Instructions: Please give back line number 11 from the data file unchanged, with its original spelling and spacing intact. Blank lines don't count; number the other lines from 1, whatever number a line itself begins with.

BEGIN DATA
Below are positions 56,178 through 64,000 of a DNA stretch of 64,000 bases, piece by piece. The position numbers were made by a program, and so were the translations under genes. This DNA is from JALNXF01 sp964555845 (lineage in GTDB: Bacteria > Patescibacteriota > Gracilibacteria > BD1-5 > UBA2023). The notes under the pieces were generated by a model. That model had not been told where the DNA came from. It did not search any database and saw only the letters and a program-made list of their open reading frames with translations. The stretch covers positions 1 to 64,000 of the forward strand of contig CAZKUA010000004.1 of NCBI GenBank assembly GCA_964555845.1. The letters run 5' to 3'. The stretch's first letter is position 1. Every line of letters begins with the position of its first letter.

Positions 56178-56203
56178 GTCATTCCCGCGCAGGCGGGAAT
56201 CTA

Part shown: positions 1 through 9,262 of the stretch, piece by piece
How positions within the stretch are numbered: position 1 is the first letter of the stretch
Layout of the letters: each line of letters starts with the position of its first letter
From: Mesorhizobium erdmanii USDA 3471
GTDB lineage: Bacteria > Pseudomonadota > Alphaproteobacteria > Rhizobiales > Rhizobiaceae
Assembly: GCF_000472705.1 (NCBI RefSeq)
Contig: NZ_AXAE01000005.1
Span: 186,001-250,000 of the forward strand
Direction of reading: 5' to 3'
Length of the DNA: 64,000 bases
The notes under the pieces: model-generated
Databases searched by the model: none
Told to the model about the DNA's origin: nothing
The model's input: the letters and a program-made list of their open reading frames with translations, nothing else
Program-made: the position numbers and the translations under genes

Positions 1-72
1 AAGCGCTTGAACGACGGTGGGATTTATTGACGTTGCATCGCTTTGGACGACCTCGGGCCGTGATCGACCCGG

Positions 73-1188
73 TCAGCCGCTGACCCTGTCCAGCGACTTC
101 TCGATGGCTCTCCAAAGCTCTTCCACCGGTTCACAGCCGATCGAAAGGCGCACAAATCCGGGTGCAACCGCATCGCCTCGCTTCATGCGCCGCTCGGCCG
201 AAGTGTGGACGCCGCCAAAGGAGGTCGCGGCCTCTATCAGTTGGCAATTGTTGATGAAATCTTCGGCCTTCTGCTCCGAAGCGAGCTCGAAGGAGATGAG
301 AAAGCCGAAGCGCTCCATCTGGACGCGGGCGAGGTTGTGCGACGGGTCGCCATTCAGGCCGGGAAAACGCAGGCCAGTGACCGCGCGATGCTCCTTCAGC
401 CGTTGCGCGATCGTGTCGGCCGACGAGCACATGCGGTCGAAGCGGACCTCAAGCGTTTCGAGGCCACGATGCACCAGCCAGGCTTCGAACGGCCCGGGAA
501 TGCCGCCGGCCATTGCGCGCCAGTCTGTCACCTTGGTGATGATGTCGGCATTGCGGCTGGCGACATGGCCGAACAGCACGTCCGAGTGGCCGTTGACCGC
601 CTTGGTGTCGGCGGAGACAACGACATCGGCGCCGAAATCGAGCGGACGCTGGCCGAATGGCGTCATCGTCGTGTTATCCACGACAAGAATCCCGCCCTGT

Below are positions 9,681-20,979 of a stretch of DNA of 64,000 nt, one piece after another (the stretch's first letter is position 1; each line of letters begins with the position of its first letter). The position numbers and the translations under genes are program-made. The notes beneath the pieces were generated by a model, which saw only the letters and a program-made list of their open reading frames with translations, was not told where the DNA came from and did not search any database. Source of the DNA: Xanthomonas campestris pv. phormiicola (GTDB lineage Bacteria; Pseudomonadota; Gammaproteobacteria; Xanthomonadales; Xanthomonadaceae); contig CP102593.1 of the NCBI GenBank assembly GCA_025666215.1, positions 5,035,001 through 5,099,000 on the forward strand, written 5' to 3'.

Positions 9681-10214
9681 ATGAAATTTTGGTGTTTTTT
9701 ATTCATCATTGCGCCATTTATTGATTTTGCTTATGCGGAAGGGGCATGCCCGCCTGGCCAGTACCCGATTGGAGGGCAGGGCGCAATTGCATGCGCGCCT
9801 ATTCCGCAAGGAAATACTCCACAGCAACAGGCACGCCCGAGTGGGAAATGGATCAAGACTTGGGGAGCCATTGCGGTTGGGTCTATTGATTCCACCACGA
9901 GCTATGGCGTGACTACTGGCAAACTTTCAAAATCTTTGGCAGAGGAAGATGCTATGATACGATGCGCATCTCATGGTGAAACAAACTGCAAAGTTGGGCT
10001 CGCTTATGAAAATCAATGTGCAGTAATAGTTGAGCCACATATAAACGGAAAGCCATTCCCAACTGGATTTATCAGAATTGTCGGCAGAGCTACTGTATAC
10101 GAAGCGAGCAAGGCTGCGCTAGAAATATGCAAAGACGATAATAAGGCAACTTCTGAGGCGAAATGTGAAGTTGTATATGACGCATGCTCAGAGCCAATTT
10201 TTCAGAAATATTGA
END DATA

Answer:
Contig: NZ_AXAE01000005.1